Sustainable livelihood program is conducted with sustainable livelihood framework to understand the complexities and principles of poverty. This framework provides guiding action to address and overcome poverty to become self-reliant, placing the rural poor at the center of inter-related influences that affect their creativity of livelihood for themselves and their households, by identifying constraints and opportunities. WOREC address the need for sustainable livelihoods with the promotion of bio-intensive farming systems with a focus on link between food insecurity and gender based violence.
The concept of bio-intensive farming system is based on the agro-ecological principles of sustainable organic agriculture system and participatory rural development. There principles include the scientific optimization of organic recycling, participatory and sustainable management of natural resources, participatory research and extension, and higher degree of economic self-reliance of farm households against external techno-economic shocks. The concept mainly focuses on empowerment of people’s organizations, conservation and utilization of PGRs, eco and health-friendly rural system, equitable access to natural resources and public service and sustainable technology.
To promote sustainable livelihoods for farmers, WOREC applies an approach entitled ‘Model eco-village where various aspects of the traditional village are addressed alongside livelihoods and income generation.
Eco-village is a rural human settlement with all members committed to sustainably managed locally available natural resources with integrated comprehensive human rights based approach to meet their social, spiritual, psychological, physical (including technological) and economic needs without any negative impact on natural ecosystems, resources, climate and health. Eco-village thus addresses the social, spiritual or cultural, ecological and technological and economical discrepancies and instabilities through sustainable community based structures, practices and concepts from holistic rights-based perspectives. Eco-village covers social, physical, and cultural aspects. Each system has subsystems that interact with each other.
Currently, WOREC has been implementing 3 livelihood-focused projects in close coordination and collaboration with district/regional/national level GOs/NGOs across 6 of the 75 districts of 4Nepal. With the project interventions, the communities have got better exposure to bio-intensive farming system, new agricultural technology and inputs. As a result, low remunerative cereal based farming system has been changing towards remunerative commercial cash crop production. These changes have been witnessed in the form of intensification of natural resource (through the use of local seeds, compost and bio-fertilizers) use in general and in relatively accessible areas, in the form of commercial orientation of vegetable farming. However, the causes of concern have persisted or new issues have emerged as the challenges to agricultural sustainability and household economic security of the people. These issues call for further support to the communities to bring about sustainable transformation of agricultural systems from subsistence-oriented economy to more efficient market-oriented system in existing as well as in other needy areas of the working areas.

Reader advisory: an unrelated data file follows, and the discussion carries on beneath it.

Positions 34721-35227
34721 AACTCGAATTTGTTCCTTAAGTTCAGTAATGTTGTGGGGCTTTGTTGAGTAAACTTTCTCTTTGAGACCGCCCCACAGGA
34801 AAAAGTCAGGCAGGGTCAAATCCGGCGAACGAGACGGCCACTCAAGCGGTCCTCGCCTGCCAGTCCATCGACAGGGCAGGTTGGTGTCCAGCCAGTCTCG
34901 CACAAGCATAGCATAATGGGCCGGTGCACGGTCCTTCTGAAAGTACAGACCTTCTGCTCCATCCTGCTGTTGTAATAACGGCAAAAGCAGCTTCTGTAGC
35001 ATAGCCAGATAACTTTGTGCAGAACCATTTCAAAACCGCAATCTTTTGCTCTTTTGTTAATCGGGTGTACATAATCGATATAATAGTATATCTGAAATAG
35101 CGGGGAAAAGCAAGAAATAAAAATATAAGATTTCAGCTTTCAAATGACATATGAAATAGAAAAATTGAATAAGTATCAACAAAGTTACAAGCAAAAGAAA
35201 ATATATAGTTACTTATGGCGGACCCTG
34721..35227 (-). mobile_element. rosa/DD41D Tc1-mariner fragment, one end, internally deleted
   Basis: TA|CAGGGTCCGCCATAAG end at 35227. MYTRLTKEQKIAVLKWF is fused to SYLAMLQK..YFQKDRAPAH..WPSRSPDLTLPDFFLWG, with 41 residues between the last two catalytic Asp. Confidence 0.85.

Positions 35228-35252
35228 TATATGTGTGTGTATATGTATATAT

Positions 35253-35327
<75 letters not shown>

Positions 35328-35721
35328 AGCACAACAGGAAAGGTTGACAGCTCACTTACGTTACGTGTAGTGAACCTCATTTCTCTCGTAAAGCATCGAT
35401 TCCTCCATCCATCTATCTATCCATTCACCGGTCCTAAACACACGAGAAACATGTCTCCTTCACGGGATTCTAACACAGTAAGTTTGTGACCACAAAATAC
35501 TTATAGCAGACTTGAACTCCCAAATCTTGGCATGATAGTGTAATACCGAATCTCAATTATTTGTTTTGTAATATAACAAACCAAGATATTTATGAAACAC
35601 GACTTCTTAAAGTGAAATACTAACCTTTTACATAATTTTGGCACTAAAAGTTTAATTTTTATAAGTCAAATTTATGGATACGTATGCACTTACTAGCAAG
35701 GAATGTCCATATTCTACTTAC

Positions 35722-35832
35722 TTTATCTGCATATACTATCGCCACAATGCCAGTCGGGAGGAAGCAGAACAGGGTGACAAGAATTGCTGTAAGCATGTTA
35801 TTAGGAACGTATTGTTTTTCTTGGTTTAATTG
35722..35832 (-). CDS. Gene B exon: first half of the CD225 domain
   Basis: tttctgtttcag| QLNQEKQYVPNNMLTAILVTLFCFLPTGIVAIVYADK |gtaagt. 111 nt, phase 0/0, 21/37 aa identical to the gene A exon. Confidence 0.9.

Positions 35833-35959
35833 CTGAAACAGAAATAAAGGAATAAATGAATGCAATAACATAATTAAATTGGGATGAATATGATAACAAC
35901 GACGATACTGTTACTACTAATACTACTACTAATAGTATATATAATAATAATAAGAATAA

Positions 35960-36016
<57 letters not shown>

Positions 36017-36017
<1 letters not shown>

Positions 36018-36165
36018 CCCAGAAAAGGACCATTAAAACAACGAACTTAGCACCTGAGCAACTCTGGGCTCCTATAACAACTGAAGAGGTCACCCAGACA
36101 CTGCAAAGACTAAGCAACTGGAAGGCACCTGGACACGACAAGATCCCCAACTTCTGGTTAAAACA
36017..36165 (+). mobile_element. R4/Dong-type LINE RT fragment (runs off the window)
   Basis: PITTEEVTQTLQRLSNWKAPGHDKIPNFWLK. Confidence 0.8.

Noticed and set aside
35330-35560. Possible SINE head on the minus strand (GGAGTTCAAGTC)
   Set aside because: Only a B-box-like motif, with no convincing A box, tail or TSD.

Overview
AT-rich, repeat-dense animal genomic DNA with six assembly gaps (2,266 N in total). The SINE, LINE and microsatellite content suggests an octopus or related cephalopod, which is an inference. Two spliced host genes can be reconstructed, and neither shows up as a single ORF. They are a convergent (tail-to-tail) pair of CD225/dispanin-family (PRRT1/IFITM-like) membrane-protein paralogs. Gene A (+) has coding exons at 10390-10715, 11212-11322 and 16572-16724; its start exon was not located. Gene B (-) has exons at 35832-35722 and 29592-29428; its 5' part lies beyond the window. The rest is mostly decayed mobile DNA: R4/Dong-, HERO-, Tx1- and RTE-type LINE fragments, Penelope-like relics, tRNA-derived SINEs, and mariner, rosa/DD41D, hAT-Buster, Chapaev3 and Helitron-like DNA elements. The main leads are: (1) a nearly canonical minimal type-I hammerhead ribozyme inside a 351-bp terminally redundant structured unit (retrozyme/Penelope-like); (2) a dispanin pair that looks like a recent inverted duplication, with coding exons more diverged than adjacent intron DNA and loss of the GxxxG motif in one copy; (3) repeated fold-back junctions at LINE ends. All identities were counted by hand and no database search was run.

WOREC uses following criteria and indicators for an eco-village. These criteria are based on understanding among selected traditional villages. WOREC used these criteria to select traditional villages (16 villages: 5 in Udayapur, 3 in Siraha, 3 in Dang and 5 in Salyan districts) for transformation.
At present, WOREC is working to transform 15 traditional villages in Udayapur, Siraha, Dang and Salyan into Eco-village. Danuwar community in Baireni village of Udayapur district has already been declared as Eco-village.